One of the best TV series for 2017 delivered by Netflix is without a doubt the Crown (season 2) , it captures us and exceeds the high expectations we all had for this next season.
We all have reasons to love it, and to be glued to the screen as we watch it.
First of all, the historical perspective as it opens up with the troubles following the Suez crisis which challenges the role of Britain in the world. The problematic relationship enfolds further complications and questions the ability of the British prime minister (Sir Anthony Eden) to resolve the problem as quickly as possible but it also puts into scrutiny the relationship between the crown and the parliament. This is not the only political aspect of great importance which takes place during the second season as we have met President Kennedy, his wife Jackie before the assassination happens. The problematic issues such as the role of Britain as an empire, the relationship with the other colonies arises and it is one of the aspects which take a center stage.
Secondly, throughout the episodes we witness the profound change which the monarchy itself and its image have to undergo in order to survive, it requires straight and endurance as much as flexibility. People in Britain are becoming more and more liberal and they want the monarchy to be as liberal as themselves, they need to witness it with their own eyes. The brilliant performance of Claire Foy as Queen Elizabeth II contributes to the success of the depiction of that change as the queen is torn between being beloved and accepted by her subjects and preserving what is left from the tradition of the monarchy. The story is presented with delicacy and emotional complexity which make us question the moral reasoning behind and the challengeable nature of the situation.
However, the most important aspect which is dominant in the season is the characters’ development. It’ s almost mesmerizing to watch the profound change under which every major character goes from Queen Elizabeth II, Princess Margaret, and the Duke of Edinburgh.
We are once again in the company of the charming and rebellious nature of Princess Margaret who defines herself as nothing else but as a “modern, free woman” who knows what she wants and it is born to represent the modern age while her sister is representing the past, the tradition, the monarchy. We witness the dynamic of their relationship, and how both of them as sisters perceive themselves. Meanwhile, we catch a glimpse of the passionate Margaret who seeks love, and support and who craves nothing else but to be loved.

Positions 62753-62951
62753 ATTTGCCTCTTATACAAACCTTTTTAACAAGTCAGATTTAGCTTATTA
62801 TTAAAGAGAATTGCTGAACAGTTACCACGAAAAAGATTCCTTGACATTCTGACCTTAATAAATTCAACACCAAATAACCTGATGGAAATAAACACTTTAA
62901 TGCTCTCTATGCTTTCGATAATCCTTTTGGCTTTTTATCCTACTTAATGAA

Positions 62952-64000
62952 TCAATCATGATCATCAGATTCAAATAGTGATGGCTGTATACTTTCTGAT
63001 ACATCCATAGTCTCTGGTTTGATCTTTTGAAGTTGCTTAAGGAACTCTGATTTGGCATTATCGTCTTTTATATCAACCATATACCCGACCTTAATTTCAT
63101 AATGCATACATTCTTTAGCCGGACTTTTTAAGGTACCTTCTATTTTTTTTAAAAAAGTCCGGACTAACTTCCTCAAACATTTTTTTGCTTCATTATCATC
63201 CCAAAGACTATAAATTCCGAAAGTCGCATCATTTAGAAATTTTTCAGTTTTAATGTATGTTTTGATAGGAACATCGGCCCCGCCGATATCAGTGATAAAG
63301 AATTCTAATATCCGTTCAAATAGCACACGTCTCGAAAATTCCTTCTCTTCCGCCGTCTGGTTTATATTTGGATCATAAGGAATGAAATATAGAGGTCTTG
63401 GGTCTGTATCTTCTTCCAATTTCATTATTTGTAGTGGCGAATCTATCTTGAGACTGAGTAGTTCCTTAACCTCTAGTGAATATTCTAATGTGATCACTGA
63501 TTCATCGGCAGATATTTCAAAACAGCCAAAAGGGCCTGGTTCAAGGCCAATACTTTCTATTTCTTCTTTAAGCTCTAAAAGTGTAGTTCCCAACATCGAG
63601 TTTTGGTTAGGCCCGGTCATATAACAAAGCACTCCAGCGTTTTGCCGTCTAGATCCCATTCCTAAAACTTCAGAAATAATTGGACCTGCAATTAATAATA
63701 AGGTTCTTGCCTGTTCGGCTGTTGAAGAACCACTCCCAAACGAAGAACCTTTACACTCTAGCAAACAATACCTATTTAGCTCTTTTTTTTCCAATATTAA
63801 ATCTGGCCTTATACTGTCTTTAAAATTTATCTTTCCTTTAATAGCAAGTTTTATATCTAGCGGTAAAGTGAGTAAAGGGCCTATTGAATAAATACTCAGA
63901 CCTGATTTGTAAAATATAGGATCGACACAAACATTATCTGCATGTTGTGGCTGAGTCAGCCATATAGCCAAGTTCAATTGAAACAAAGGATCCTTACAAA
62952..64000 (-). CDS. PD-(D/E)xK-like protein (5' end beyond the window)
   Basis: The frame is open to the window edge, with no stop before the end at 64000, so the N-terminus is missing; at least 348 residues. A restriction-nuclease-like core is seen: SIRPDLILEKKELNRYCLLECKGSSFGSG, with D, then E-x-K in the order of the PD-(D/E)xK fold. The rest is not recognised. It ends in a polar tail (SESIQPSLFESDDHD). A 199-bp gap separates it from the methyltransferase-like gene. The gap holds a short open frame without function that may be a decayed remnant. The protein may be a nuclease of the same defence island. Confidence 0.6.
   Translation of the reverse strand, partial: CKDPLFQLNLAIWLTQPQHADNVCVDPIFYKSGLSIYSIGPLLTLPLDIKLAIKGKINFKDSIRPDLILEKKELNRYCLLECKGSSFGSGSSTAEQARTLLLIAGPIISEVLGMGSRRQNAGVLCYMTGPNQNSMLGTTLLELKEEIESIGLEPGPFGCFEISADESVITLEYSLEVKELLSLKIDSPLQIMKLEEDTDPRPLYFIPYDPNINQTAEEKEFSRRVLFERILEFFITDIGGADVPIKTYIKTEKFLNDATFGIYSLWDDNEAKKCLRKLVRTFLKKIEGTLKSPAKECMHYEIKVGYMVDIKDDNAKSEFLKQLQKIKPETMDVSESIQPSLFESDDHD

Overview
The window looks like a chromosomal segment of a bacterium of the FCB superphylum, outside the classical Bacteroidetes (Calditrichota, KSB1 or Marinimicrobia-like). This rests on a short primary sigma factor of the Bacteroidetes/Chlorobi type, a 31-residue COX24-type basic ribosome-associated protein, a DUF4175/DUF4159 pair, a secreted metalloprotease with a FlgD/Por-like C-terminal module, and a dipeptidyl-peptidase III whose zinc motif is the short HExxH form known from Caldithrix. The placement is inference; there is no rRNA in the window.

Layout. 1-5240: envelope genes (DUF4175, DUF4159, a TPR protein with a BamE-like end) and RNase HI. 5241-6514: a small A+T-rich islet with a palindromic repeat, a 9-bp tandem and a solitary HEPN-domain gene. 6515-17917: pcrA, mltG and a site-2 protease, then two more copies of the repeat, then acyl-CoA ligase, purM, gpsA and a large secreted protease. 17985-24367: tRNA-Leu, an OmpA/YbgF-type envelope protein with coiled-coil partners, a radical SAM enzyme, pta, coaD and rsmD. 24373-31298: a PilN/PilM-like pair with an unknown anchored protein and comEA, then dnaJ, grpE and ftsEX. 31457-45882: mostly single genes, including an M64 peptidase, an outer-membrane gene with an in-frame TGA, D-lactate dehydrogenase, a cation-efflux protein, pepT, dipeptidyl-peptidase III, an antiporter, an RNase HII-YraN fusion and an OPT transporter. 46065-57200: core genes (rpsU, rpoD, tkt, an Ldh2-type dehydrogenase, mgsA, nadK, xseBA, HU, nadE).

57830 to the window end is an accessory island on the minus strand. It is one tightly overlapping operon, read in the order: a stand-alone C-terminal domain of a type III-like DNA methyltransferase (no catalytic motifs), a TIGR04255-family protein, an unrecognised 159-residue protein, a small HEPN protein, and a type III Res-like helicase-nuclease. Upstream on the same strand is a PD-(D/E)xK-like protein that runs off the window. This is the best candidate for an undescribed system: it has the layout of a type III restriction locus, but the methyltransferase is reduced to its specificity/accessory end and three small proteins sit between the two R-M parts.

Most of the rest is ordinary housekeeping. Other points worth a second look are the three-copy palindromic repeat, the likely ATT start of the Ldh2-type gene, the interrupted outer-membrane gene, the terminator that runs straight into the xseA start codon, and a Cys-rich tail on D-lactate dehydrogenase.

The hallmark of the series is devoted to both the relationship between the queen and the Duke of Edinburgh and to the latter’s complicated young years. We are caught in his personal family tragedy and his troubled young years which have built him up and influenced his character. But we couldn’t ignore the omnipresent presence of the complicated relationship between him and his wife, the queen. Like every marriage, this one is bound to be full of complications, while the possibility of divorce is out of the question.
I love the tension, the professionalism and the weakness in his character Matt Smith illustrates, he is truly brilliant as much as Claire Foy.
At the beginning at the series, Elizabeth asked her husband “What does it take to be in, not out?” and in these words, we can sense the echo of devotion and the feeling of destitute at the same time.
All in all, the drama is quite challenging and ambitious, as we are going to see another four seasons (as it has been rumored) but if it continues its course it would not be a disappointment, just quite the opposite, we would be more than delighted to see how it unfolds the story through the years.